by Dan Burrows | January 13, 2014 1:28 pm
Staffing stocks shrugged off last week’s shockingly bad December jobs report, but if labor-market weakness proves to be more than a blip, staffing stocks could get slammed.
Staffing stocks like Manpower Group (MAN), Robert Half International (RHI) and Kelly Services (KELYA) have put up market-beating to market-crushing gains over the last year, boosted by accelerating strength in the job market.
MAN stock is up 86% during the past 52 weeks, vs. a 25% gain for the S&P 500. KELYA is up 55% over the same span, while RHI stock has gained 26%.
But the latest jobs figures — and worrisome underlying weakness — put further outperformance on the part of staffing stocks very much in question.
For now, the terrible December reading on the labor market is being chalked up to unusually frigid weather, among other transitory factors. Maybe that will prove to be the case. You can bet that anyone investing in staffing stocks sure hopes so.
After several consecutive periods of adding at least 200,000 new jobs a month, December saw the addition of just 74,000 positions, well below forecasts for at least 197,000 new jobs.
More disturbing — especially for staffing stocks — was the labor participation rate. Indeed, the unemployment rate dropped only because more people dropped out of the labor force. At 62.8%, the participation rate hit a low equivalent to that of 1978. The number of people not in the labor force expanded by 535,000 to a record 92 million.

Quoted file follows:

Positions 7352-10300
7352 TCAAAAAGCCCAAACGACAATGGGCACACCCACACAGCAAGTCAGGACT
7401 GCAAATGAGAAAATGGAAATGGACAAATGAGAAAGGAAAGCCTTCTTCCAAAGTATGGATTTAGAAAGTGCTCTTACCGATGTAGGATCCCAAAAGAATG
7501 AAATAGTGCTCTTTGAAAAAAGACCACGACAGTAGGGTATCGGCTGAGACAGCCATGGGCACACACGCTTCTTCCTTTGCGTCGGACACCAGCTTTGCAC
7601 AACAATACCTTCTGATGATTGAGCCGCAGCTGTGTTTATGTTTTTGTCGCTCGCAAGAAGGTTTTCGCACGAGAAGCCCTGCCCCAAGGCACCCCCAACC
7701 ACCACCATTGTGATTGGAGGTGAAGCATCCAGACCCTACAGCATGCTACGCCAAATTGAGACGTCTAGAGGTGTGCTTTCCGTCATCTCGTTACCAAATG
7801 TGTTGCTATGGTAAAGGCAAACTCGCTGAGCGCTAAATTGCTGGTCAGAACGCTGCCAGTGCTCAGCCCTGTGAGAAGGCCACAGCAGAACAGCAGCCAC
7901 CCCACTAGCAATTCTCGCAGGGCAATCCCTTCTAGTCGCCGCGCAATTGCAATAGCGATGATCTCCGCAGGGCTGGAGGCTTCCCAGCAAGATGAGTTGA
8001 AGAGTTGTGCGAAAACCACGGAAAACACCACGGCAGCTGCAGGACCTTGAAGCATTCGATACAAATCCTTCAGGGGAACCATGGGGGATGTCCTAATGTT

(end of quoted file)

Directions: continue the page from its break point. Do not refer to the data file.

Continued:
If the weakness in the job market is temporary, many of those people will be lured back into the job hunt — a nice tailwind for staffing stocks. That’s the bullish argument, and it better pan out, because given the run-up and stretched valuations in staffing stocks, these names need all the growth they can get.
MAN stock looks like it has the most to lose among staffing stocks. Not only has MAN stock jumped 85% in a year — the best performance among the sector’s major stocks — it’s up 260% since the bear-market low of March 2009. (The S&P 500 is up 172% over the same period.)
Furthermore, MAN stock looks pricey, trading at a forward price-to-earnings ratio of 22. That means the market is counting on robust growth, which won’t happen if the labor market continues to sour. The hot run, outsized valuation and sensitivity to the muddle-through recovery could deflate this staffing stock fast.
The same can be said for RHI stock and KELYA.
RHI stock is up 55% for the last year and 187% since the market low. Like MAN stock, RHI and other staffing stocks have been trading on a jobs recovery that now looks to be in jeopardy. RHI stock has a pricey forward P/E of nearly 20. It needs to grow into that valuation — a risky bet if December’s jobs numbers are more than a one-off.
KELYA stock doesn’t look nearly as pricey as MAN or RHI, but it too needs plenty of growth to maintain its price trajectory. With a forward P/E of 16, Kelly Services is cheap relative to the staffing sector, but with a long-term growth rate of just 10%, it can hardly be called a big bargain. KELYA stock also has the biggest run since the bear-market bottom, rising an incomparable 292%.
The December jobs report is subject to two rounds of revisions, and it’s likely that bad weather really did distort the figures. The trend remains one of an improving labor market.
But if we get another ugly report next month, the market will almost certainly punish staffing stocks.
It might be time to lock in any profits in the staffing stocks while you still can.
As of this writing, Dan Burrows did not hold a position in any of the aforementioned securities.
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